The photo voter ID amendment is sloppy and illogical

If you’re a registered voter in North Carolina, you were issued a voter card from your county board of elections. It contains some basic information about you, including your address, voting place, precinct and in which election districts you reside.

This is your official notification from your government that you are a registered voter.

And, if a constitutional amendment requiring a photo ID to vote passes in November, you probably won’t be able to use your voter card in 2020 to vote.

Got that? You probably won’t be able to use your official voter card to vote. How absurd is that? Because even though the card says you are a registered voter and gives your voter ID number, it doesn’t include a photo.

We say “probably” because no one really knows what happens if this constitutional amendment passes. The amendment says only that it would “require voters to provide photo identification before voting in person.” If the amendment passes, the legislature would decide, probably at a special session in November, what qualifies as identification.

So you’d find out after the vote about exactly what you voted on.

You couldn’t make this up. No serious governing body would take that approach. That’s not legislating; that’s grandstanding.

By the way, a previous law approved by the legislature did not allow voter cards as a form of identification (which is kind of like having a driver’s license that doesn’t enable you to drive). That was the law struck down by a panel of federal judges in 2016 who found the package of election laws included “provisions (that) target African Americans with almost surgical precision.”

Republicans say they want to stamp out voter fraud. How much voter fraud is there? The state Board of Elections audited the 2016 election and found that out of more than 4.7 million votes cast, one fraudulent vote probably would have been avoided with a photo voter ID law, The News & Observer’s Lynn Bonner reported. A Catawba County woman impersonated her deceased mother to vote for Donald Trump.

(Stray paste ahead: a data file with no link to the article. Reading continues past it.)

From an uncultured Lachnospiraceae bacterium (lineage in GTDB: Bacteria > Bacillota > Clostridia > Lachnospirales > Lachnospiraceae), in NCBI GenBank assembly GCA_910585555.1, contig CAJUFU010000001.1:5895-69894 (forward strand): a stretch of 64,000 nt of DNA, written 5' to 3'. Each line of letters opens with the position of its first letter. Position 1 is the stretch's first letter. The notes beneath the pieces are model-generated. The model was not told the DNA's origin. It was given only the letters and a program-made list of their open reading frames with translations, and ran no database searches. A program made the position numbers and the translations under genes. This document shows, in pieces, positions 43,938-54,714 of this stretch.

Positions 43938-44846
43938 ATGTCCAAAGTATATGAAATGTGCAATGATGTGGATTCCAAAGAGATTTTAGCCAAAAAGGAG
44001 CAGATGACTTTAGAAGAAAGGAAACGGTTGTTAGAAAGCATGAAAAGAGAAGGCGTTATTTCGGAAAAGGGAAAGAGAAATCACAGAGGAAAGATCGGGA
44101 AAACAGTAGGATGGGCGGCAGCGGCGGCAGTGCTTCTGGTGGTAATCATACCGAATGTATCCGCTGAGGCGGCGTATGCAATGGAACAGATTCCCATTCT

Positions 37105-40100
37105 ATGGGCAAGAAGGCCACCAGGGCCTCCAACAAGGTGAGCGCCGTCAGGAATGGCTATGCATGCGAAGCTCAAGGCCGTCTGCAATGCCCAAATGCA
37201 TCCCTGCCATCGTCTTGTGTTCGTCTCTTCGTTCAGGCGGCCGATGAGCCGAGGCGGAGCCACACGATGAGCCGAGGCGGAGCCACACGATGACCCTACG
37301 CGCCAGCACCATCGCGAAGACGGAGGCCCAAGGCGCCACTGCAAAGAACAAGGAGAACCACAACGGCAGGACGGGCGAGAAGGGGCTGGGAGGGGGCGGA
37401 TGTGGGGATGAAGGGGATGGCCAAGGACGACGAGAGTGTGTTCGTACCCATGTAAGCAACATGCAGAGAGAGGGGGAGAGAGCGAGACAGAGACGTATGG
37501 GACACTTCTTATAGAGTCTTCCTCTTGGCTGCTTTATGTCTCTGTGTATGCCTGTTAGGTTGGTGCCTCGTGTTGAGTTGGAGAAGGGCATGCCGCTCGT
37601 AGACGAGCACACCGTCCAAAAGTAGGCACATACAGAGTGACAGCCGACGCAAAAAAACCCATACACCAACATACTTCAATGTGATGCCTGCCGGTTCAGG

You might recall that President Trump appointed a commission to study 2016 voter fraud. It was disbanded after two meetings. Commission documents showed no evidence to support claims of widespread voter fraud, the Associated Press reported. It’s a felony to say you are someone you are not and then vote. That’s a powerful deterrent.

But OK, we’ll play along. Let’s say there’s limited voter fraud now but we want to head off a potential problem by taking precautionary measures. But any precautions can’t infringe upon North Carolinians’ right to vote, which is guaranteed by the state constitution. Strong democracies make voting as easy as possible.

Thousands of residents don’t have a driver’s license but especially the elderly, the disabled, the poor, minority residents and car-less urban dwellers. There are other documents that can identify a person — a utility bill, a bank statement, a fishing or hunting license or other government documents (even a government-issued voter card).

That N.C. legislators appear to have ruled out these other identifying documents reveals their motivation. It’s not about fighting voter fraud. It’s about hindering people who are less likely to vote Republican. Thirty-four states ask voters to show some form of identification but only seven states have what the National Conference of State Legislatures calls “strict” photo ID.

This constitutional amendment is a farce. It doesn’t clearly state what it would do. It cheapens the state constitution with partisan politics. It’s an insult to anyone who values good government and voting rights. It should be defeated.

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